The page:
This year marks the 30th anniversary of National Senior Health & Fitness Day. As the nation’s largest older adult health and wellness event, the observance encourages seniors across the country to participate in local health and wellness events including health fairs, exercise classes, health presentations and walking events. With National Senior Health & Fitness Day closing out Older Americans Month (OAM), it is a great time to focus on the cognitive benefits of physical exercise.
The Connection: Cognitive and Physical Health
Mental and physical health is an important component of living independently for older Americans. There is a common misconception that symptoms of dementia are a natural aspect of the aging process. However, effects of mild cognitive impairment (MCI), dementia and Alzheimer’s disease (AD), a type of dementia that affects memory, thinking and behavior, are not normal aspects of aging.
The good news is studies show that about 40% of dementia cases can be prevented or delayed with lifestyle changes that address modifiable risk factors, including physical activity.
Studies show that physical activity can slow the development of MCI, the early stage of cognitive decline or memory loss. The EXERT study demonstrated that older adults who exercised regularly throughout an 18-month period had the same results on a cognitive assessment as they did in the beginning of the study, indicating physical activity stalled the progression of MCI. Moreover, the benefit was seen irrespective of the level of physical exertion. People performing simple seated exercises with stretching bands had similar benefits to those able to walk on a treadmill.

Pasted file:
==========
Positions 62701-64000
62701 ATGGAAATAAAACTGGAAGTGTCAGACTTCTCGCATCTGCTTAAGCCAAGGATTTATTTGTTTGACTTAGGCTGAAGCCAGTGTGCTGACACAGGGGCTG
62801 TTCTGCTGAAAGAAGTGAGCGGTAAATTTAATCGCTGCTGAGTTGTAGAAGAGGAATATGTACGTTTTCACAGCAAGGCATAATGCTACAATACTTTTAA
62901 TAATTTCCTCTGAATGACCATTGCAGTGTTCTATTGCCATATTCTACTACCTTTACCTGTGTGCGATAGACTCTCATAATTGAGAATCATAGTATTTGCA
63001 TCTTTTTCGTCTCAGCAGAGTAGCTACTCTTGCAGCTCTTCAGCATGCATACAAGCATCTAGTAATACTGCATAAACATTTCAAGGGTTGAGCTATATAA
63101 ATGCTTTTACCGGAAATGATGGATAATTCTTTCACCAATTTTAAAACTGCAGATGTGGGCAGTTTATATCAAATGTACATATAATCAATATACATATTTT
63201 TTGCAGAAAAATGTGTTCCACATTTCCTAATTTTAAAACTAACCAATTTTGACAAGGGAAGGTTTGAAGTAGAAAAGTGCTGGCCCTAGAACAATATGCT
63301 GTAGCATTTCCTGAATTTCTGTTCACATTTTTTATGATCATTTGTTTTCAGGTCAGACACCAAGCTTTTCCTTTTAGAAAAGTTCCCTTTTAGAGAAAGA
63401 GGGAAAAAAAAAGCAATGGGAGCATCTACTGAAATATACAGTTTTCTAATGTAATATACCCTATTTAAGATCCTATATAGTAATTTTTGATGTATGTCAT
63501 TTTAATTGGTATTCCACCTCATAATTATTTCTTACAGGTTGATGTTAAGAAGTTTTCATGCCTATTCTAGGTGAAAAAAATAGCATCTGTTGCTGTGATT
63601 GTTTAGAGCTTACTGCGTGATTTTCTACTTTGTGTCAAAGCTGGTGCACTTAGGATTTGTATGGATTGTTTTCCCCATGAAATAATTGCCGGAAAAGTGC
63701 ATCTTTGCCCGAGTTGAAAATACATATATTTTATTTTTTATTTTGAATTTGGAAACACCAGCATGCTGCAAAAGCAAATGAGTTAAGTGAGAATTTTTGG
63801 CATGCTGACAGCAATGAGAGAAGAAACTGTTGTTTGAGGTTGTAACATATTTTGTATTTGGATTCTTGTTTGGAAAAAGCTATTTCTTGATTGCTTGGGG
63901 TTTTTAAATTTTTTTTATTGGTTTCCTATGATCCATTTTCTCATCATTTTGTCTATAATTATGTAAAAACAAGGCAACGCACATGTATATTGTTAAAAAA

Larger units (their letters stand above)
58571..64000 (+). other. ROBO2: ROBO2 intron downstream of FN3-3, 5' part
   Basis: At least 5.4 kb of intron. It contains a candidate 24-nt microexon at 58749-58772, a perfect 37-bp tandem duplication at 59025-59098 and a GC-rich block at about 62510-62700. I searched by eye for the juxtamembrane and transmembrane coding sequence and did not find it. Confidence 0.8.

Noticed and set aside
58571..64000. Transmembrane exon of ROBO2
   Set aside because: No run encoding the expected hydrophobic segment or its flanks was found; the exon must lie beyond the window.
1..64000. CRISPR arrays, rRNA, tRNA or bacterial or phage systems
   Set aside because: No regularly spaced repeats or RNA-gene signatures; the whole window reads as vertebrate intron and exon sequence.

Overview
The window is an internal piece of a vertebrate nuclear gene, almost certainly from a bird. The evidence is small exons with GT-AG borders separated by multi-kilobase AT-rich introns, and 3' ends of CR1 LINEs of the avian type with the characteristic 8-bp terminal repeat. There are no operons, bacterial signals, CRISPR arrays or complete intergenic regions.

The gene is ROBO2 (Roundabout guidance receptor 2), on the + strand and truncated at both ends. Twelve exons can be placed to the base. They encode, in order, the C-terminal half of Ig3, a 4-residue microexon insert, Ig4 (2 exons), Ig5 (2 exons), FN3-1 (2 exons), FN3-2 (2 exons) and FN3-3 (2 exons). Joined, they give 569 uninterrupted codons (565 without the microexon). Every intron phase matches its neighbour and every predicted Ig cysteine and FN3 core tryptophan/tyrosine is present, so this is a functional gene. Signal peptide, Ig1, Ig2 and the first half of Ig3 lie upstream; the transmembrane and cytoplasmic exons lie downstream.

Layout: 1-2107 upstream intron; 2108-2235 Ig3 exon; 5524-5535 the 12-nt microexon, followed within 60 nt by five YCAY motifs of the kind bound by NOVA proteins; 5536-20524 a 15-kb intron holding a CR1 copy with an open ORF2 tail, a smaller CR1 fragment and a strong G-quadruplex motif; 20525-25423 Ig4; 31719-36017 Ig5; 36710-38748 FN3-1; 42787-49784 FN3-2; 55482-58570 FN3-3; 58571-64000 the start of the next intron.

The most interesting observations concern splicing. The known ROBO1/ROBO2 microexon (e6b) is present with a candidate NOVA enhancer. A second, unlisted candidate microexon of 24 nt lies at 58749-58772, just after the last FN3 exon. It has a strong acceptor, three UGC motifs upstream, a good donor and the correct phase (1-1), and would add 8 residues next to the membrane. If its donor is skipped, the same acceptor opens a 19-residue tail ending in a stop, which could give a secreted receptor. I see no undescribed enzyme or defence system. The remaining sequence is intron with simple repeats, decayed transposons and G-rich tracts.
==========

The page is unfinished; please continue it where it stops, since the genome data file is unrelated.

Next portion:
Similarly, the Systematic Multi-Domain Alzheimer’s Risk Reduction Trial (SMARRT) study found that reducing risk factors such as physical inactivity, smoking, depression, mid-life hypertension, mid-life obesity and diabetes could also reduce the prevalence of AD in the U.S.
Despite more older Americans adopting healthy lifestyles and these prevention strategies, experts predict there will be 13 million people with AD by 2050.
Symptoms of dementia can be difficult to differentiate from typical age-related behavior changes and other common and potentially curable conditions. An early diagnosis of AD can help to alleviate worry for older Americans and get them on the right AD therapeutic journey sooner. Unfortunately, it has been difficult to diagnose AD, with 50% to 70%of symptomatic AD patients not correctly diagnosed in primary care and 25% to 30% misdiagnosed in specialized memory clinics.
SYNAPS Dx (SDx) offers DISCERN™, the first autopsy-validated, highly accurate and minimally invasive test available to support a clinician’s definitive diagnosis of AD, even in people recently diagnosed with dementia.
On National Senior Health & Fitness Day, the SDx team hopes older adults consider looking for local health and fitness events to participate in within their communities.
Read more about AD here and contact SDx for more information on testing for AD. Find a local National Senior Health & Fitness Day event here. * The DISCERN™ test was developed and its performance characteristics determined by NeuroDiagnostics Inc, dba Synaps Dx. It has not been cleared or approved by the U.S. Food and Drug Administration. NeuroDiagnostics, Inc. is regulated under the Clinical Laboratory Improvement Amendments (CLIA) as an accredited laboratory to perform high complexity clinical testing. The test is intended for patients with dementia. Test results should be interpreted in conjunction with other laboratory and clinical data available to the clinician